You may be able to begin your career as an emergency services dispatcher with only a high school diploma. however, some states do have postsecondary training requirements, and certification may be required as well.
Emergency service dispatchers answer emergency phone calls and direct the proper response units to the correct location. They describe pertinent details to police, fire and ambulance departments and may also give callers instructions while emergency assistance is on its way. Completion of a postsecondary education program is not required to become an emergency dispatcher, though many employers require a state-approved training program. Other requirements vary by state, though certification is common.
|Required Training||High school diploma, state-approved training|
|Projected Job Growth||-3% between 2014 and 2024*|
|Median Salary (2015)||$38,010 (for all police, fire and ambulance dispatchers)*|
Source: *U.S. Bureau of Labor Statistics
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Emergency Services Dispatcher Educational Requirements
Becoming an emergency service dispatcher doesn't entail any formal education. According to the U.S. Bureau of Labor Statistics (BLS), police, fire, and ambulance dispatchers typically have a high school diploma or GED, and many must get state certified. Dispatchers typically complete training on the job within the first 3-6 months of employment; however, some employers require that dispatchers complete training through a professional instruction program.
Formal training or certification is required in some states and by many employers. The Association of Public-Safety Communications Officials International (APCO) offers training programs through its APCO Institute. Dispatchers who are certified in CPR by a nationally recognized health agency may pursue Emergency Medical Dispatch (EMD) certification by passing an on-campus or online training program. This certification program meets training standards set by the National Highway Traffic Safety Administration.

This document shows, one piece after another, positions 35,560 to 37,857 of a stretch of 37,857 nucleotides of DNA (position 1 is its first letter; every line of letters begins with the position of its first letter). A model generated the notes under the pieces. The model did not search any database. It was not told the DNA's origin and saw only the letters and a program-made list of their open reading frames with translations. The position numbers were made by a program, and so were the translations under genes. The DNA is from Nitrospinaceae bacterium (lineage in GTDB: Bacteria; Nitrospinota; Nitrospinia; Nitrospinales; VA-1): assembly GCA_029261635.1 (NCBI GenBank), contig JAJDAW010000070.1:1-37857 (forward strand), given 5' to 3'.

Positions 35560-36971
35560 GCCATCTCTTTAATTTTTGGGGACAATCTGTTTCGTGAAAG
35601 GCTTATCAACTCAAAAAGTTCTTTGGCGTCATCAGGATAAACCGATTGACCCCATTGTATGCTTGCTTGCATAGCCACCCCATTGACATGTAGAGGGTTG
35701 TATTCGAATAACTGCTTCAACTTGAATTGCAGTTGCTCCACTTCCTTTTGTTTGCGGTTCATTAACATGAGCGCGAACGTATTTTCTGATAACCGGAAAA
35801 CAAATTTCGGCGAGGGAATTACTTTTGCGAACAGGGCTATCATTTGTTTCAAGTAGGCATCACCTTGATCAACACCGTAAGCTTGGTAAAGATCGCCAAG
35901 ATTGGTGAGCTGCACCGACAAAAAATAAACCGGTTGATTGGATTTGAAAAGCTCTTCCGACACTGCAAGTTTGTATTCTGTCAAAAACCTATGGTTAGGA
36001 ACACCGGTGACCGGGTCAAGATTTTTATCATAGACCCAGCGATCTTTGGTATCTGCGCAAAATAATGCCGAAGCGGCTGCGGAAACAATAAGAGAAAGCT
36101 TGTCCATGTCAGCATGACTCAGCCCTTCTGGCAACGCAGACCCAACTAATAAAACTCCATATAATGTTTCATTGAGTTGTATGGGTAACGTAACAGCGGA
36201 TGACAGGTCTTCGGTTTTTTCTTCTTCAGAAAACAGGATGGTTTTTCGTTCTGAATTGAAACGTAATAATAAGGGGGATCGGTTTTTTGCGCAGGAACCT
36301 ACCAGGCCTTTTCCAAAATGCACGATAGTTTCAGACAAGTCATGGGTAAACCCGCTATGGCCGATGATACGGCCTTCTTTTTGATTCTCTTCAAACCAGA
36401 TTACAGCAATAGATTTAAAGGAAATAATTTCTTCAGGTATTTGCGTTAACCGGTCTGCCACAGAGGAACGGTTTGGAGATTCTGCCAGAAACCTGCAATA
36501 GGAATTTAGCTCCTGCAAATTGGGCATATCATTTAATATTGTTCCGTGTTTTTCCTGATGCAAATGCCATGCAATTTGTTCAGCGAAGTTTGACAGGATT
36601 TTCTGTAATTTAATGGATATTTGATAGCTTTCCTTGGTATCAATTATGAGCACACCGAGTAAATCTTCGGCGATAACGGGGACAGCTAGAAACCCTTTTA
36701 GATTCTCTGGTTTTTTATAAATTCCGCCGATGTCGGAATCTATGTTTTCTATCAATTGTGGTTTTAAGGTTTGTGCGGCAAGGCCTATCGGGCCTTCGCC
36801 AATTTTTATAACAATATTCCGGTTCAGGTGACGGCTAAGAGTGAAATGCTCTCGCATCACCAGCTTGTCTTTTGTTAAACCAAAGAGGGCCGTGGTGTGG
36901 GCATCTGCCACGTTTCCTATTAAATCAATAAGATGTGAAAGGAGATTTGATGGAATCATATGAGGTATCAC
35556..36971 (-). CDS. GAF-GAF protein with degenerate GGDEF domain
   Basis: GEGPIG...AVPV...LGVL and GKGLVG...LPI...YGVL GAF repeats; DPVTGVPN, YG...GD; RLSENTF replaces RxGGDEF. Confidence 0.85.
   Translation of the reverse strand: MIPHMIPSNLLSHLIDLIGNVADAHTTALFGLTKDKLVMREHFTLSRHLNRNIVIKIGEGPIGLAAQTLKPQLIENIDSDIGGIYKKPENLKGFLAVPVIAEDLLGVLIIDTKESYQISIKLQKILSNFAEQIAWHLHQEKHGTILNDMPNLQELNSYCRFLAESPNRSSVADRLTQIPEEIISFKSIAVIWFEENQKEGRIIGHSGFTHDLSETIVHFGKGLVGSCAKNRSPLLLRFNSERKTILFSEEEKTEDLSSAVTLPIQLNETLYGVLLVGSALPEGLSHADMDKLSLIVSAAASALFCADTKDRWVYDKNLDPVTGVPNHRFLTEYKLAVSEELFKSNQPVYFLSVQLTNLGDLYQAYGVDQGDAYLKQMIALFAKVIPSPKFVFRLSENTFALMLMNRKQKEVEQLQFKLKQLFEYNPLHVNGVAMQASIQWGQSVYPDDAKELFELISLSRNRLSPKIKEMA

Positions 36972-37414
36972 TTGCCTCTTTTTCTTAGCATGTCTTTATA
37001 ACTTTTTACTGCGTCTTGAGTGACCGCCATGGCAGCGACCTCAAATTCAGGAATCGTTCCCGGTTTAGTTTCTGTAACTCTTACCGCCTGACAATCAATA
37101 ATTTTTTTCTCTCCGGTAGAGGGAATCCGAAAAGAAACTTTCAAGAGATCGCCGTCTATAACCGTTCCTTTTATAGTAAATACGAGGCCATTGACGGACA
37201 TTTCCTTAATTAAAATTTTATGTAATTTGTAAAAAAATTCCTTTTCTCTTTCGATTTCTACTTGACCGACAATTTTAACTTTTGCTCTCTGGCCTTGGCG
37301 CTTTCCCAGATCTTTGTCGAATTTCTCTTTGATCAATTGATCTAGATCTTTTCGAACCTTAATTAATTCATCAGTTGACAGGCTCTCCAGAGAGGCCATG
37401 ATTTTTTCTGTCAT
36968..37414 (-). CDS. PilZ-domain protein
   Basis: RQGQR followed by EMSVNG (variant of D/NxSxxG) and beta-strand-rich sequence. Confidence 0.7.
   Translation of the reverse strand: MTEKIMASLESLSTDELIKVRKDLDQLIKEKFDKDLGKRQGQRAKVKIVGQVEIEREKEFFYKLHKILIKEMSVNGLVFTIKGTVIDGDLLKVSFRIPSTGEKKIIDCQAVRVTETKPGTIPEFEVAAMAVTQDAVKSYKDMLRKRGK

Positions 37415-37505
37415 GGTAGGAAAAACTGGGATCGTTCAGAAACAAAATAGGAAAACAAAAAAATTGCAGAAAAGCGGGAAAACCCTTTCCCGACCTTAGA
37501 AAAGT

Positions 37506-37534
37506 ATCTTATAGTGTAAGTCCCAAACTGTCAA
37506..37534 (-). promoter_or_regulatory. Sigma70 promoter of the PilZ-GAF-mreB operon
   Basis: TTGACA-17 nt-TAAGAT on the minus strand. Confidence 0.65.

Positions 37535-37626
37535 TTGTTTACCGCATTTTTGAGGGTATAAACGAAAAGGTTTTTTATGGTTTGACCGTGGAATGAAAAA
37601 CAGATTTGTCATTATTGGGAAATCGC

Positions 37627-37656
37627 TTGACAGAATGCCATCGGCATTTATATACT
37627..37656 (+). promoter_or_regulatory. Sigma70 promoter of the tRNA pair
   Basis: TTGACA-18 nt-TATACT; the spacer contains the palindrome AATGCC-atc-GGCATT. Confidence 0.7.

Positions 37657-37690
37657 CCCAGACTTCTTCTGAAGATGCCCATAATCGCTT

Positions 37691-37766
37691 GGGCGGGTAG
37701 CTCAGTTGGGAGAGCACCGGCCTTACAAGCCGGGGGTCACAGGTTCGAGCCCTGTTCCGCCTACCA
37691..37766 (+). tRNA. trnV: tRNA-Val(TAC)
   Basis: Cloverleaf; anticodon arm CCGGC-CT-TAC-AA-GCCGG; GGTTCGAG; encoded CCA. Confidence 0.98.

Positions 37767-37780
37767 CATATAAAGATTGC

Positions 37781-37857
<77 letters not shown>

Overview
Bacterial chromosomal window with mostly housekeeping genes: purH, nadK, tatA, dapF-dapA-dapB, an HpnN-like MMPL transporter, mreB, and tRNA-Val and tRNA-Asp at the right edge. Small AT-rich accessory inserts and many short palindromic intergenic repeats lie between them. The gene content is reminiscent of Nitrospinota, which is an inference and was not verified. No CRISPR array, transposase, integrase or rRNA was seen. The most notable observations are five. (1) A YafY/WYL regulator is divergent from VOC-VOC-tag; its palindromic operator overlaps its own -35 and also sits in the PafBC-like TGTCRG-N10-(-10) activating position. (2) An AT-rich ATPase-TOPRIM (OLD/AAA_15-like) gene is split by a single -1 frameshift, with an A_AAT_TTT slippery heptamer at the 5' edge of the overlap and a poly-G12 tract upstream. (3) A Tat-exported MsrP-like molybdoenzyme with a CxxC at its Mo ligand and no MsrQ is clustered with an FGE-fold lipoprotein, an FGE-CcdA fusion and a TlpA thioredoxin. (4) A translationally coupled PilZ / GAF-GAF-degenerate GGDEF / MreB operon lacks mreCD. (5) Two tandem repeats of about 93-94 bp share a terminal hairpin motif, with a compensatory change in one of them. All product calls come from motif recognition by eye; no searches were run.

The EMD program teaches trainees to take emergency calls, notify emergency services and instruct callers before help arrives. The curriculum covers topics such as federal and state regulations, information gathering, stress management and resource sharing. On-campus programs can be completed in four days of full-time classroom and practical instruction. Online programs take six weeks to complete and culminate in a practical demonstration conducted for the instructor via phone conference. EMDs must re-certify every two years by earning 24 hours of continuing education and showing proof of CPR certification.
Employers typically prefer to hire emergency service technicians with strong technical and communication skills because the position involves computer usage and regular correspondence with clients. Since dispatchers are generally available to the public 24 hours per day and year-round, the ability to work flexible shifts is also important. Emergency service dispatchers must be able to perform under stress and may be required to withhold confidential information.
Career Outlook and Salary Information
Employment in the field of police, fire and ambulance dispatchers is expected to decline by 3% from 2014 to 2024, per the BLS. The BLS also reported that the median annual salary for these professionals was $38,010 in May of 2015.
With an expected 3% employment decline in the field and both day and night-time shifts potentially required, emergency medical dispatching isn't for everyone. Individuals committed to the field can complete training programs that prepare them for certification, which is sometimes mandatory. The best job opportunities will likely go to dispatchers with excellent communication and computer skills.